Lysyl Oxidases: Functions and Disorders

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Abstract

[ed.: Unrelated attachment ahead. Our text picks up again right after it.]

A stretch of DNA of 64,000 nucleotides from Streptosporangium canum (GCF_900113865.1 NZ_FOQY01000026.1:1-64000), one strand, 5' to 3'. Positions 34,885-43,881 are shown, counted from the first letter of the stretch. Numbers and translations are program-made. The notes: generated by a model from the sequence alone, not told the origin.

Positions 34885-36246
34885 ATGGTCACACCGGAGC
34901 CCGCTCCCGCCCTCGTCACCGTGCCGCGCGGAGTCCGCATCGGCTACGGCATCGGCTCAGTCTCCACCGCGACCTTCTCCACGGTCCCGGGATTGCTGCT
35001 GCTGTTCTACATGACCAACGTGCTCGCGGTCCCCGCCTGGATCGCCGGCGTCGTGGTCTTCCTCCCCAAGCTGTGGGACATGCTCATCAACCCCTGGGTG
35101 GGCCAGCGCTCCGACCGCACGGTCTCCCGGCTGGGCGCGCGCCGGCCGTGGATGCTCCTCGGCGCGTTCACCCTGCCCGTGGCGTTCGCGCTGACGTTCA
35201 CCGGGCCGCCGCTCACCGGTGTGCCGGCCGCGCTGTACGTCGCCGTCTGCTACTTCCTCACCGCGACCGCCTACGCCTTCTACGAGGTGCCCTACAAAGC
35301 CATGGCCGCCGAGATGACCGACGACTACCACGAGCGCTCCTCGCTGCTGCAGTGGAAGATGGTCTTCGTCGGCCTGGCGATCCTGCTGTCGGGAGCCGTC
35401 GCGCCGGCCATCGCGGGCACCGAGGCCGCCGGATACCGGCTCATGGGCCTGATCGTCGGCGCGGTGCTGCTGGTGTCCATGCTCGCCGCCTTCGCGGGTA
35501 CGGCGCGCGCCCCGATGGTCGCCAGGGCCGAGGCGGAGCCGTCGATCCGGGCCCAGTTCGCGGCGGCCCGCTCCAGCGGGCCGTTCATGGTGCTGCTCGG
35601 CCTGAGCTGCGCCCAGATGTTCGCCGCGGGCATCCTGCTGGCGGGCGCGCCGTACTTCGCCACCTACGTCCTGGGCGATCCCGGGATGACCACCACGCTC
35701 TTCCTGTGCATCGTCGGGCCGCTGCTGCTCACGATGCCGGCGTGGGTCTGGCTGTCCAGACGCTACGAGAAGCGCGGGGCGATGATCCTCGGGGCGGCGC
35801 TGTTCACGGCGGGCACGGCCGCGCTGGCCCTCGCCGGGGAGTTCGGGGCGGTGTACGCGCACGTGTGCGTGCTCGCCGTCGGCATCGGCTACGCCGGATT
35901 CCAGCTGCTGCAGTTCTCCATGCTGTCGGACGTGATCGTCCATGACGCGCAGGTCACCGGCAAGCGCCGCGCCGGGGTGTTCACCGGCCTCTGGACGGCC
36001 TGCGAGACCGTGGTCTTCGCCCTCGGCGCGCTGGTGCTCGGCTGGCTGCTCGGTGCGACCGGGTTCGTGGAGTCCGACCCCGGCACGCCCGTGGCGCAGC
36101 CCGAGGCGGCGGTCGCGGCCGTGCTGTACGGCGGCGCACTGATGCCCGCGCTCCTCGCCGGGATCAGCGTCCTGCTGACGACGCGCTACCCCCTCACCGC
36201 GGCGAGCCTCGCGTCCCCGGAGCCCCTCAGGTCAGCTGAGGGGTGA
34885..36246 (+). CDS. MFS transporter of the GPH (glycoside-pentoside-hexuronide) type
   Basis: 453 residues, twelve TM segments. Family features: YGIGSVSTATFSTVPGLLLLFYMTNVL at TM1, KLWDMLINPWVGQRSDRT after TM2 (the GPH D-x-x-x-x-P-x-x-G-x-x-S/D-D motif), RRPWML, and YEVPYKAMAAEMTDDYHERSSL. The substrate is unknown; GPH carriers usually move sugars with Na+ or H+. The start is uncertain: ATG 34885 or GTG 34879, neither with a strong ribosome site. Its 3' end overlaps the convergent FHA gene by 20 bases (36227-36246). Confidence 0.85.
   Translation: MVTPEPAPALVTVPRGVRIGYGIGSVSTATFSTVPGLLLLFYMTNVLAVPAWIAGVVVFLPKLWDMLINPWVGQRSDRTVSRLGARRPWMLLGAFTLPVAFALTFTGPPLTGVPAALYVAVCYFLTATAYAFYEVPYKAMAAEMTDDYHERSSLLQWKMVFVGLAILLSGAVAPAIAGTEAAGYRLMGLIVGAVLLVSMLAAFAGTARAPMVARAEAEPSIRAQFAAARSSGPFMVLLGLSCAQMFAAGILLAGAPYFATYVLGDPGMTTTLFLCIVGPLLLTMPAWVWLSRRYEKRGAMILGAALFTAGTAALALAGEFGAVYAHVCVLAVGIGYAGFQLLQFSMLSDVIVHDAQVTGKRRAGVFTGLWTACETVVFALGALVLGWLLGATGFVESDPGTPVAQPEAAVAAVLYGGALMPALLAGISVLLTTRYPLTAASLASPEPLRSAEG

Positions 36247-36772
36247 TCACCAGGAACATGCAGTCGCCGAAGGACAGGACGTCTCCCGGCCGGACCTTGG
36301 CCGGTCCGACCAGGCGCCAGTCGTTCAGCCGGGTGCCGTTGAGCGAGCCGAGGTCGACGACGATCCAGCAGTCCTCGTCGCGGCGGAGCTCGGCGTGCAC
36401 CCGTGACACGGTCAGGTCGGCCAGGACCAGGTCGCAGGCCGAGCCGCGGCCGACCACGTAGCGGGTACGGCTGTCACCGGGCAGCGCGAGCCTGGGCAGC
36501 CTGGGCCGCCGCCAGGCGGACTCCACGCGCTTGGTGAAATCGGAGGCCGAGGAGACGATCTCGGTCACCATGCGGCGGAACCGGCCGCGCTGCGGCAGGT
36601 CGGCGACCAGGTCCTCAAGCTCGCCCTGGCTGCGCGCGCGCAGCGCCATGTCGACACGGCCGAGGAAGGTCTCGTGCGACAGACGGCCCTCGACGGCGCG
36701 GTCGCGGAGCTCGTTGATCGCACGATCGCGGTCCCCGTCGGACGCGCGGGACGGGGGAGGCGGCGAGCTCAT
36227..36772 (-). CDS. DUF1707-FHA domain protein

Lysyl oxidases (LOX) are copper-dependent enzymes that oxidize lysyl and hydroxylysyl residues in collagen and elastin, as a first step in the stabilization of these extracellular matrix proteins through the formation of covalent cross-linkages, an essential process for connective tissue maturation. Five different LOX enzymes have been identified in mammals, LOX and LOX-like (LOXL) 1 to 4, being genetically different protein products with a high degree of homology in the catalytic carboxy terminal end and a more variable amino terminal proregion. Intensive investigation in the last years has delineated the main biological functions of these enzymes and their involvement in several pathologies including fibrosis, cancer, and ocular disorders. This review article summarizes the major findings on the role of LOX isoforms, with particular focus on their contribution to the development and progression of human disorders.

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